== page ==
By Refael Klein, NOAA Corps officer, from South Pole, October 3
The sun sits two fingers above the horizon. It is obscured by fine, white, icy clouds, but nonetheless you can make out its circular shape—dimming and brightening with each gust wind and slight fluctuation in temperature. Pulsing, blinking, fluttering, stuttering, in a dead language, in a Polar Morris code it jabbers away. Transfixed, I stand in the middle of the frozen plateau, trying to decipher its speech, until my corneas start to burn, my eyes begin to water and my eyelids freeze shut.
“The sun has risen, the winter is over!” I can walk to work in broad daylight, and see from the station one quarter mile to the Atmospheric Research Observatory (ARO)—it doesn’t matter if it is cloudy. I no longer stumble over snow drifts and sastrugi on my walks outside, and I’m awakened each morning by bright, natural light bouncing off the snow and the walls of the main station into my small, rectangular room.
Light sensitive experiments that were turned on at sunset have been turned off and window coverings throughout the station have been removed. As I drink my morning coffee, I can stare outside onto the icy white canvas I have called home for the past 11 months. If it is windy, I can see how windy it is, and if it is clear I can see for 12 unobstructed miles to the horizon.
It hasn’t begun to warm up yet, and it won’t for several more weeks, not until the sun climbs higher into the sky. Nonetheless, being able to observe the landscape around me, the blowing snow, and shifting drifts has lifted some type of psychosomatic weight from within me, and the cold no longer feels quite as cold as it did when the sun still slept out of sight. Negative 80 degrees feels like negative 50 degrees, and where once I wore two pairs of long underwear I now only wear one.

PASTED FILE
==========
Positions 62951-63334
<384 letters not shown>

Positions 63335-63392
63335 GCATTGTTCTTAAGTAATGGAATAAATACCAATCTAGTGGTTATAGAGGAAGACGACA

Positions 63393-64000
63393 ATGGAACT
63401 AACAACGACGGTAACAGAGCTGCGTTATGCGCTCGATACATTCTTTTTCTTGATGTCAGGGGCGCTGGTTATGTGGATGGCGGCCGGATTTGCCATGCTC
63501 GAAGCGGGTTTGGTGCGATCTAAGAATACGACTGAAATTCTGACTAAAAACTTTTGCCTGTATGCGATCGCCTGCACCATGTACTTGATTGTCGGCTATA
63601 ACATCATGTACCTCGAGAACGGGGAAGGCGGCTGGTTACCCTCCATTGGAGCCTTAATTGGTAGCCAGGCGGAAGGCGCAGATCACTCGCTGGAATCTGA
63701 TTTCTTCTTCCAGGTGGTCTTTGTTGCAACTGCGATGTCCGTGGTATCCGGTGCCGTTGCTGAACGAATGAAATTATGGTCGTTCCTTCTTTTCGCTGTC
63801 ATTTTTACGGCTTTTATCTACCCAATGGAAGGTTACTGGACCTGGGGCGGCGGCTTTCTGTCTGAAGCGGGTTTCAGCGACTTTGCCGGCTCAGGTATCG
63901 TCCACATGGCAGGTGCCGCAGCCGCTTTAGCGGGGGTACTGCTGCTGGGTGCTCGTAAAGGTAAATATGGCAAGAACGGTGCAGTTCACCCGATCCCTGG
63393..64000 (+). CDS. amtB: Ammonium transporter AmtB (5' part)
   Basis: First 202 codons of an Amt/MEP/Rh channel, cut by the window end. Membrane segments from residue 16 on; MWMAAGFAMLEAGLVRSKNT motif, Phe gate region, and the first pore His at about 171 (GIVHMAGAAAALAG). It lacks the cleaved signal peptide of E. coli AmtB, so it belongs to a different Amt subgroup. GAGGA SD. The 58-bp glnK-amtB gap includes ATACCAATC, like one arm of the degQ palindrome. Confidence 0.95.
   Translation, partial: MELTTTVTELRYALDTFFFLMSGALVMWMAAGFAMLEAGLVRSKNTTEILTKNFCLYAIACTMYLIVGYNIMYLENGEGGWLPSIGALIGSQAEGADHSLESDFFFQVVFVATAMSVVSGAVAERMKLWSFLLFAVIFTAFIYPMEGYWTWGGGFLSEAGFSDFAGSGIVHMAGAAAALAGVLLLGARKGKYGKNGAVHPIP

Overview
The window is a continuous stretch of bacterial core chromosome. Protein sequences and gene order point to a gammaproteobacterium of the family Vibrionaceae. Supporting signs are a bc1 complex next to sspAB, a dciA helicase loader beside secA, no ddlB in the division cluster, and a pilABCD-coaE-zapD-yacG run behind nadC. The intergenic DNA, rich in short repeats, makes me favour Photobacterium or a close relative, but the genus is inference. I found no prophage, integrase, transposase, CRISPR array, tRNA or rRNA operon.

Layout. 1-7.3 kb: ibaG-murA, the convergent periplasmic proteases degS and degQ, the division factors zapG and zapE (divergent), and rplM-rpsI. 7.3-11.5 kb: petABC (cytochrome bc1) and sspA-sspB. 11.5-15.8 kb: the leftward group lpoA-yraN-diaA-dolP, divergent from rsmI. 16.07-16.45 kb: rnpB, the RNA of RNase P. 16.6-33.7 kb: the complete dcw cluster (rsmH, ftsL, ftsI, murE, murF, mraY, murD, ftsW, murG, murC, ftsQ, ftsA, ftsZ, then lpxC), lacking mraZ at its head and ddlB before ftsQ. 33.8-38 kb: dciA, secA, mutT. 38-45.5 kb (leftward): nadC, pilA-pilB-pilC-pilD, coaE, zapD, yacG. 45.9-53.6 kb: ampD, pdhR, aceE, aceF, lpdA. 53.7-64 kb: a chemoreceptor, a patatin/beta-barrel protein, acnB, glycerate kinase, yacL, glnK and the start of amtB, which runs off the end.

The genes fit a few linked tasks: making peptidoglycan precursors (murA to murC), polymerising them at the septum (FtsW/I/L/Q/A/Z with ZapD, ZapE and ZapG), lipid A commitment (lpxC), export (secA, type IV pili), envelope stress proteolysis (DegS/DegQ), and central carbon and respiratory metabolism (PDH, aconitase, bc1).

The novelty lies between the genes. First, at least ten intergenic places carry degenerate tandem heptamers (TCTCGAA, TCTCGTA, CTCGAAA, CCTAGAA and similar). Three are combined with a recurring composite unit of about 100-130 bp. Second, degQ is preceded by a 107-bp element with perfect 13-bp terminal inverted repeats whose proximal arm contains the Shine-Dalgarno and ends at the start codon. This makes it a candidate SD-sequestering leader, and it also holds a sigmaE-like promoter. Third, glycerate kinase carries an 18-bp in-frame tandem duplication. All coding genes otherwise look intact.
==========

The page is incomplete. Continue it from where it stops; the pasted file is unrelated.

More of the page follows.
Perhaps I should say “the sun has risen and the winter is nearly over.” A million things still stand between us, the winter crew, and station opening–the first flight is due in four weeks. Two miles of runway need to be groomed and a dozen outbuildings opened, heated and dug out. ARO’s standard operating procedures need to be revised and rewritten for the incoming station chief and technician. Hundreds of air sample flasks need to be packaged and prepared for delivery, and dozens of ozonesondes need to be calibrated for balloon flights.
The sun has risen– the station awakes from its icy slumber, the pace of life increases as all race against the clock to ready the station for summer operations, and talks of the future–travels plans, vacation, future jobs can be heard down every hallway, ladder well and hatch.
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